Disney, iflix Team Up to Take Down Netflix

Malaysia-based streaming video service iflix will be launching a new "channels" feature shortly, and has announced that Walt Disney Co. (NYSE: DIS) will be the first content provider to use it. The Disney iflix channel will include content from Disney's TV properties as well as Marvel and Pixar movies.

This announcement follows Disney's very recent decision to end its partnership with Netflix Inc. (Nasdaq: NFLX) and launch its own worldwide video streaming service in 2019. On the face of it, the iflix agreement doesn't really align with that strategy: Disney is merely swapping one distribution partner with another. However, Disney on iflix will have its own channel, and while pricing was not disclosed, I suspect Disney will most likely assess its own pricing. Netflix may not have been willing to allow Disney to create its own package of content and attach its own separate price tag to its service, and that might have contributed to the decision to part ways. (See Disney Joins OTT Bandwagon.)

This would suggest that Disney's decision to "go it alone" might actually not be all that alone. In fact, the announcement at the end of the second quarter of 2017, about a service that it plans to launch only two years later, seemed a bit rushed. Details are sparse at the moment, but the company did make it clear that worldwide distribution was to come later. This iflix announcement suggests that it is trying to achieve a sort of partial independence globally, where it gets to distribute content online via a Disney-branded service without setting up its own local infrastructure or marketing presence. This will also allow it to build a global footprint for its service right away while it works on a longer-term strategy.

Meanwhile Disney's strategy in the US will be quite different. It appears from its initial comments that the media giant is looking at a direct-to-consumer service within the US, and with its acquisition of a majority stake in BAMTech from MLB, it has the infrastructure assets to do so -- not just for its own service, but for other content owners as well. (See Why Disney Could End Up Streaming for AT&T.)

This is a useful arrangement for iflix too, and provides a marquee partner to kick-off its channels strategy. In addition to movie rights, iflix will also get some of Disney's hit TV shows and children's programming. Most importantly, it will get exclusive iflix original content developed in collaboration with Disney’s MCN Maker Studios.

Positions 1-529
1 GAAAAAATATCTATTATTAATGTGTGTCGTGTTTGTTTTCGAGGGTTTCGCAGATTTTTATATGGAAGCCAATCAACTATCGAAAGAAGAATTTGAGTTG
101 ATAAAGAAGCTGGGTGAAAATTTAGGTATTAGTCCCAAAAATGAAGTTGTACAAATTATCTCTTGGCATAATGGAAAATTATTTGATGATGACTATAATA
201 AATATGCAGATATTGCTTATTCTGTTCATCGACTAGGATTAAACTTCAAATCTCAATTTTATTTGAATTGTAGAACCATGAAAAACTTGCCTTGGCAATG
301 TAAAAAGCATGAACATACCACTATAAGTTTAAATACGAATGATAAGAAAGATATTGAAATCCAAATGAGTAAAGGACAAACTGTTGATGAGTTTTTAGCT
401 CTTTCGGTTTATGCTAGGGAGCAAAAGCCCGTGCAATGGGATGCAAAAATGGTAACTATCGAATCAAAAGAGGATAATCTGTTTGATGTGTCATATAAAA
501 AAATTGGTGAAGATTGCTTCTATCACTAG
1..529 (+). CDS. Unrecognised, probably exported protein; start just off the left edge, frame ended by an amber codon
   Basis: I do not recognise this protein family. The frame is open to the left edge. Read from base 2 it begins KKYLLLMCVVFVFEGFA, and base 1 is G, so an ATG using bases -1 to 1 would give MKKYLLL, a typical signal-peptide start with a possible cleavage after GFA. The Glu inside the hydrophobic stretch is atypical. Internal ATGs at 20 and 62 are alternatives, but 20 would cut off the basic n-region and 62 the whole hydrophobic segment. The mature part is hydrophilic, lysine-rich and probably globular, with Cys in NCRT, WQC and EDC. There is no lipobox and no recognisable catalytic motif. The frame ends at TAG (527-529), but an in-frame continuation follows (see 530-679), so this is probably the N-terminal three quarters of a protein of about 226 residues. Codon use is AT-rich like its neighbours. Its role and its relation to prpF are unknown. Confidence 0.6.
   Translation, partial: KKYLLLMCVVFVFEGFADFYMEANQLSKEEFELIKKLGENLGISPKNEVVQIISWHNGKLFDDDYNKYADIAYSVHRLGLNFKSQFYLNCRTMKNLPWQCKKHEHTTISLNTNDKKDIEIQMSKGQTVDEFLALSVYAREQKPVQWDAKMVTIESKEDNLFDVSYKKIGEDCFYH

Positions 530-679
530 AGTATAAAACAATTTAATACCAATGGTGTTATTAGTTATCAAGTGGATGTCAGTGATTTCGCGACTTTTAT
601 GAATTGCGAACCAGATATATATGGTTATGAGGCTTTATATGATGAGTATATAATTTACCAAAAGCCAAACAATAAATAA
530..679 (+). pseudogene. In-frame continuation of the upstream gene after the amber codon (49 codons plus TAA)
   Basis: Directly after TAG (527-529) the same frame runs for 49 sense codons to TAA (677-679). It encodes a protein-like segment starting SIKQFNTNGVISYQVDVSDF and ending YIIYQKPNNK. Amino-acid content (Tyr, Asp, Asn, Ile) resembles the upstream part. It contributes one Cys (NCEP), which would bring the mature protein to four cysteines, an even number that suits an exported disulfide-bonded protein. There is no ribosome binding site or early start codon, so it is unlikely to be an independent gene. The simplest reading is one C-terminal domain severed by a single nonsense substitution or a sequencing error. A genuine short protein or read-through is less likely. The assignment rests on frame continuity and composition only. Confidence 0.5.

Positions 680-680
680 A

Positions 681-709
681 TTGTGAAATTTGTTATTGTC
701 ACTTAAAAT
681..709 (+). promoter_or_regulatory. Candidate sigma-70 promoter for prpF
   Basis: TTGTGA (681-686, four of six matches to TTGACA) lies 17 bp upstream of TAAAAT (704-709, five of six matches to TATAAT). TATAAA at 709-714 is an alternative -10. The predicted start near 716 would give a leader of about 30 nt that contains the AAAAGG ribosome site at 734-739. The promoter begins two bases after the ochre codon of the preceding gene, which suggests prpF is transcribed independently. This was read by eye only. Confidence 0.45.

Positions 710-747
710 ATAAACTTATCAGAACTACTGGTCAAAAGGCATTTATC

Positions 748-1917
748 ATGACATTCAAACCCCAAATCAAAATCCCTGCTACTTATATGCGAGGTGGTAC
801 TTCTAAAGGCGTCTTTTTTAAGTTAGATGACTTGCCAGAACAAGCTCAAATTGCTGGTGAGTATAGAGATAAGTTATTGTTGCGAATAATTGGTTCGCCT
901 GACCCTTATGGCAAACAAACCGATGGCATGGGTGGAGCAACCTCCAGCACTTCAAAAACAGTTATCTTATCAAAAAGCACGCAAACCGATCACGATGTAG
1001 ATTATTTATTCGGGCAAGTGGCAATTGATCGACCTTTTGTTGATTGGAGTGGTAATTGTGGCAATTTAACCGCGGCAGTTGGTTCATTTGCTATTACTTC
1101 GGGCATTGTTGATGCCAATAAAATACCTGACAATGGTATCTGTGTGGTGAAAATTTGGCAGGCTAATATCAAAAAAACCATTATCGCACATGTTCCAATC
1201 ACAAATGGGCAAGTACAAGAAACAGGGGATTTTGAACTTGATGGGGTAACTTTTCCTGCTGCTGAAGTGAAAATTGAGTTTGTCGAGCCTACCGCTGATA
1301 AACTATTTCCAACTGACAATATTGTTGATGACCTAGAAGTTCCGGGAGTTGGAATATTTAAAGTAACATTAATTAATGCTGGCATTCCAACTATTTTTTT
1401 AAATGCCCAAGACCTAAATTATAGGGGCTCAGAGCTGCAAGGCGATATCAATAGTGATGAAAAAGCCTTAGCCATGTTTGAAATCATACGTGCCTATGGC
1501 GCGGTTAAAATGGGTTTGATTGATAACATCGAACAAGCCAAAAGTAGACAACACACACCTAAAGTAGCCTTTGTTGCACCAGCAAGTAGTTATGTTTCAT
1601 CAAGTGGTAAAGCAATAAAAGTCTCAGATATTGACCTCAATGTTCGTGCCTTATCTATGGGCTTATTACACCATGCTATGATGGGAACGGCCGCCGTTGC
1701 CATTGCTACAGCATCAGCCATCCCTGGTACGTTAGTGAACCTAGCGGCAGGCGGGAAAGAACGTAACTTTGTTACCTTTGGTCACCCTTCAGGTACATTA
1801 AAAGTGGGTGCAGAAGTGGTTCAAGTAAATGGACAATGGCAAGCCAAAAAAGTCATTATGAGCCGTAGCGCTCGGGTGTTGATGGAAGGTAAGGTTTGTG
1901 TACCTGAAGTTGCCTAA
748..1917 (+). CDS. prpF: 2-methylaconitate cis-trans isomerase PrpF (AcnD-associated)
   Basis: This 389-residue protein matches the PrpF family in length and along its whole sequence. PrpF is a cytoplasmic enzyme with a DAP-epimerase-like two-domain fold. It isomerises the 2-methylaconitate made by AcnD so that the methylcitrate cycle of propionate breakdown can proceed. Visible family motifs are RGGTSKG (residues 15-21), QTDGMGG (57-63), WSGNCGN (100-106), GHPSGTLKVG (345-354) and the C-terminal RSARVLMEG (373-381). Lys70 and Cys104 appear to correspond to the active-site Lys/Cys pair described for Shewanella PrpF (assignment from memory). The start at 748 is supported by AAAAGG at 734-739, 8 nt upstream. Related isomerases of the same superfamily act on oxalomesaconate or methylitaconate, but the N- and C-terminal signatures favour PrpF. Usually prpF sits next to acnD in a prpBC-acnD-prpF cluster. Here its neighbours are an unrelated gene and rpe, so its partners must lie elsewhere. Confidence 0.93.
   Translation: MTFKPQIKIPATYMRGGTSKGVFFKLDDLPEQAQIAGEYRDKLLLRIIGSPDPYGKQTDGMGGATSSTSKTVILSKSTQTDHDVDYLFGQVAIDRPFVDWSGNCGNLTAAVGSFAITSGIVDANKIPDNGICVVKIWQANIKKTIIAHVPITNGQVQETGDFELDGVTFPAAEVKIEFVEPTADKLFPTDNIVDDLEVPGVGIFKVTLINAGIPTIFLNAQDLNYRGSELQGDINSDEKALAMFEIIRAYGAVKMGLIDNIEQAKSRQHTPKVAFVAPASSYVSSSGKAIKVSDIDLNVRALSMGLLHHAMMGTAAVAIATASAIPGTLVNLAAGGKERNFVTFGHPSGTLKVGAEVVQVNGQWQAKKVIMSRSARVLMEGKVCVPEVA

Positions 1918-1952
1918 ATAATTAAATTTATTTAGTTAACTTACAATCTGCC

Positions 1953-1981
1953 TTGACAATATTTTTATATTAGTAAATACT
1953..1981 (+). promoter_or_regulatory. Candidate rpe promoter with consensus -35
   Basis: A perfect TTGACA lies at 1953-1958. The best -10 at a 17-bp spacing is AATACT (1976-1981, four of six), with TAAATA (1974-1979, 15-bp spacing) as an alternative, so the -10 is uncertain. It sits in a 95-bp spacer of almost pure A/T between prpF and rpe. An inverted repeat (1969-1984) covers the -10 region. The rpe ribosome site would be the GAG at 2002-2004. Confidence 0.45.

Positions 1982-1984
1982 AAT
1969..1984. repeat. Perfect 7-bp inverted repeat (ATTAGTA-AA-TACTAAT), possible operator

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It probably doesn't hurt that iflix technology chief Emmanuel Frenehard held the same role at Disney International, leading technology strategy and operations across all Disney subsidiaries outside North America until last year. Disney management should be confident that iflix's technology will support Disney's quality standards.

The deal also highlights the growth of the iflix portfolio. From a small Malaysian start-up it has grown rapidly into a global service including several countries in Asia, the Middle-East and North Africa, with significant investment from leading broadcasters Sky and Hearst, and now a reference partner in Disney.

— Aditya Kishore, Practice Leader, Video Transformation, Telco Transformation

Joe Stanganelli 8/23/2017 | 9:08:36 PM
Re: Be interesting to see @wanlord: Considering all the people who already subscribe to multiple online video services (sometimes in conjunction with cable), it's not that much of a stretch of the imagination, IMHO.

People have for years cried out for a la carte cable packages instead of the jumbo bundles that are foisted upon them. Online video services like these are effectively making this possible. Paying for a few online video services that give you your favorite flavors of content is cheaper than a lot of cable packages.
Joe Stanganelli 8/23/2017 | 9:06:44 PM
Re: Netflix @macemoneta: I'm not necessarily convinced. Netflix coexists with Hulu and a bazillion others... And HBO does quite well by being highly protective of its content (piracy aside).

Disney is actually quite similarly positioned to HBO. The availability of a great deal of Disney content (such as that of its classic animated films) is very limited. (Remember "the Disney vault"?). I think Disney could do quite well here -- without putting any meaningful dent in Netflix's business.
macemoneta 8/22/2017 | 4:07:49 PM
Netflix Given a choice between Netflix original content and Disney Original content, I'd go with Netflix.

Of course, the real loser will be both services. For many people the choice will become additional subscription cost or piracy. No matter what percentage chose piracy, both services will lose viewers, over and above splitting the subscriber base.
wanlord 8/22/2017 | 3:53:54 PM
Re: Be interesting to see I can't imagine too many people paying yet another monthly fee to watch just Disney content.  Seems better to just work closer with Netflix since they already have the infra and the eyeballs. 
jbtombes 8/22/2017 | 3:24:29 PM
sports? Earlier this year, iflix announced plans to live-stream Indonesian soccer games. (Another distinction from Netflix, which doesn't do live.) There should some synergy with Disney's sports assets.
brooks7 8/22/2017 | 12:23:08 PM
Be interesting to see  

A whole lot of Disney content targets kids.  Not sure how that relates to any of these services.  I would think that Disney would want Adult Content (as available on Netflix) on the same service so that Parents subscribe to the service regardless of what their kids want.  

Most basic Pay-TV packages (is that what we call them today?) come with a number of Disney Kids channels.  Not sure why folks would spend money just to be able to watch the Disney Streaming Service.



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